CHENNAI TO MAHABALIPURAM
The IRCTC officials had planned the itinerary meticulously and soon they were driving along the scenic East Coast Road to reach the laid back beach town of Mamallapuram or Mahabalipuram. The voyagers checked into a hotel and stayed overnight. That night they walked along the coastline watching with amazement the cascading waves at a pristine and clean beach.
Mamallapuram or Mahabalipuram, is a town on a strip of land sandwiched between the Bay of Bengal and the Great Salt Lake. This place is popular for its extraordinary temples and monuments built by the Pallava dynasty in the 7th and 8th centuries. The seafront Shore Temple comprises of three ornate granite shrines. Krishna’s Butter Ball is a massive boulder delicately and intricately perched on a small hillock near the Ganesha Ratha stone temple.
MAMALLAPURAM – PONDICHERRY
The day was spent discovering Mahabalipuram, its grand temples and gazing at the azure blue sea where the cascading waves seemed to develop a synodic pattern, akin to human emotions. It was a crisp morning the next day, the sun was yet to become blazing hot and crimson red as the tourists proceeded to Puducherry, once an ancient port then a French colony and today known for the Aurobindo Ashram and Auroville. The holiday makers had an experiential moment of ecstasy at both the Aurobindo Ashram and Auroville. The moment of solitude and silence subsumed their inner self and each cell of the mind and body was silenced. “This is pure magic,” remarked one of them.
PUDUCHERRY TO THANJAVUR /VIA KUMBAKONAM
The backpackers checked out from the premises of Pondicherry Ashram and traversed the verdant countryside to reach Thanjavur, also called the rice bowl of Tamil Nadu.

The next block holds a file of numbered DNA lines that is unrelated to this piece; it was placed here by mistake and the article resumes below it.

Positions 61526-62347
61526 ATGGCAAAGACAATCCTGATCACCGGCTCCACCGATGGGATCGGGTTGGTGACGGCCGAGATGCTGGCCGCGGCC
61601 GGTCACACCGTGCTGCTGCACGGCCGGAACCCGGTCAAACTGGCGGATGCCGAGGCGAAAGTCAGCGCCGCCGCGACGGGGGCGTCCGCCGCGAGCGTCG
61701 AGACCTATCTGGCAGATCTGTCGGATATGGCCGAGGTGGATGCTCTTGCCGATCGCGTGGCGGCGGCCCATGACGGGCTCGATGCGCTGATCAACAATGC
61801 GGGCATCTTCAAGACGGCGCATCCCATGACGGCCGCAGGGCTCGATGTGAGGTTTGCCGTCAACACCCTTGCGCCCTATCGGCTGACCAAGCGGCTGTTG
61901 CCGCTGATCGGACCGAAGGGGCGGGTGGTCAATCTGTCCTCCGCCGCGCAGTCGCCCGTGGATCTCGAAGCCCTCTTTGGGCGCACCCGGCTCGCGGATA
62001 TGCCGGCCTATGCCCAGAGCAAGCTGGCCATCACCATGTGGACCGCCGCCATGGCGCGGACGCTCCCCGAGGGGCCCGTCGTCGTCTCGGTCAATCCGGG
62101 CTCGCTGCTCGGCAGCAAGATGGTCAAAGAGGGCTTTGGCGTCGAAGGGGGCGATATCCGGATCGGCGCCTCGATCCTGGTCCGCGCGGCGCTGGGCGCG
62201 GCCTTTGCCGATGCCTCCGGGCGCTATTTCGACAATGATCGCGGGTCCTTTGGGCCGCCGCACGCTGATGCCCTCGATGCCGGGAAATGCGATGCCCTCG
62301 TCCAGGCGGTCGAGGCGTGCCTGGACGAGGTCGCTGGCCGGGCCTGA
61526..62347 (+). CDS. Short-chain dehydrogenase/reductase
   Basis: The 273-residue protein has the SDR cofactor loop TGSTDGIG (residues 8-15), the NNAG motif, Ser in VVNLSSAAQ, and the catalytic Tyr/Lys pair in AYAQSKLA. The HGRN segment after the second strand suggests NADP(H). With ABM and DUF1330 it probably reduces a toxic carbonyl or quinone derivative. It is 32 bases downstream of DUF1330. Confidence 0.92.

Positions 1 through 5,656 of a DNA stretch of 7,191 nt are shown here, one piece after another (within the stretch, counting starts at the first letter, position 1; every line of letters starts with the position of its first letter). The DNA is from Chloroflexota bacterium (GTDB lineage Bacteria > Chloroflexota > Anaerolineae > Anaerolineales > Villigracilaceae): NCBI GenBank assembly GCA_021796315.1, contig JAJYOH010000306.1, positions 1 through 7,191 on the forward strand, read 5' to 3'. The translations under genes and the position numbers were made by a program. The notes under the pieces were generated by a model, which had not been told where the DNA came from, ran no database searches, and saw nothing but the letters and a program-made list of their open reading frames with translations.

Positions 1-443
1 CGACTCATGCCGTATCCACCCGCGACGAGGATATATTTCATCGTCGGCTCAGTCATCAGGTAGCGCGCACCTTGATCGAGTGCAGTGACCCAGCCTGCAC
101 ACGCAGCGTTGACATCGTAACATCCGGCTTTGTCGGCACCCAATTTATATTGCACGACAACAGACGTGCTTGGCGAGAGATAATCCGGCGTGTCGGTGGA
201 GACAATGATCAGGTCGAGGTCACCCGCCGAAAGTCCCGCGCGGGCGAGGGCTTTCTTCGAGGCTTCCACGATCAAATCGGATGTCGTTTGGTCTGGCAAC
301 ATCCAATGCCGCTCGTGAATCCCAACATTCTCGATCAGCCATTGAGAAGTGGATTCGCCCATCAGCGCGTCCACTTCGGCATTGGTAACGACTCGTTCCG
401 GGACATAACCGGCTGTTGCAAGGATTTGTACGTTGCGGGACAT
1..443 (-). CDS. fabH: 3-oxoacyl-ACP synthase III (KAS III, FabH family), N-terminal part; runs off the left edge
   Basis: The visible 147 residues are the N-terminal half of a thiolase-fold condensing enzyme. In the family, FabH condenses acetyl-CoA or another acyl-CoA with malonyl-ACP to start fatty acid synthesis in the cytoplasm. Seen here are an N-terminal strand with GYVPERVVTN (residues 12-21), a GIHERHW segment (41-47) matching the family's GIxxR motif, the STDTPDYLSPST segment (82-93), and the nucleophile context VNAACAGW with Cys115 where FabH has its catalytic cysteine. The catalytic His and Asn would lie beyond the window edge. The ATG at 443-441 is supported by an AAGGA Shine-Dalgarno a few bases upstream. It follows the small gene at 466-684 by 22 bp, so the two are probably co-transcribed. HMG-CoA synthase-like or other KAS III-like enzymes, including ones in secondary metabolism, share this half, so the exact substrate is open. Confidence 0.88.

Kumbakonam, is an important city of Thanjavur district, about 273 km from Chennai. It is also fabled as a ‘temple city’ as several temples dot the city. It is noteworthy to mention the Mahamaham festival is held here annually where millions from all parts of India throng the city.
While travelling they visited the famous Brihadeeswarar Temple at Gangaikondacholapuram and the Airavatesvara Temple at Darasuram. At Thanjavur they proceeded to visit the World Heritage site – Brihadeeswara Temple. The temple is an architectural wonder as the shadow of the shikara or peak of the temple does not fall on the surface of land at any point during the day. This certainly did intrigue the minds of the explorers.
THANJAVUR TO MADURAI VIA TRICHY
After dropping anchorage at Thanjavur, the visitors under the close supervision of IRCTC officials made a beeline to Madurai. On their way they paid obeisance at Srirangam- the Sri Ranganathaswamy Temple dedicated to Lord Vishnu. The temple boasts of the 2nd tallest tower in Asia. There after they proceeded to visit the Jambukeswarar Temple, celebrated as one of the five Pancha Bhoota Shiva Temples.
Upon completion of peregrination, the sightseers visited the magnificent Madurai Meenakshi Temple and were wonderstruck at the architectural beauty and the sprawling temple complex teeming with the devout.
The excursion of Tamil Nadu and Puducherry ended as the tourists finally returned to base camp Chennai, with stupefying memories of the cultural heritage and the monuments of the land.
“Be fearless in the pursuit of what sets your soul on fire,” writes the iconic film maker Jennifer Lee.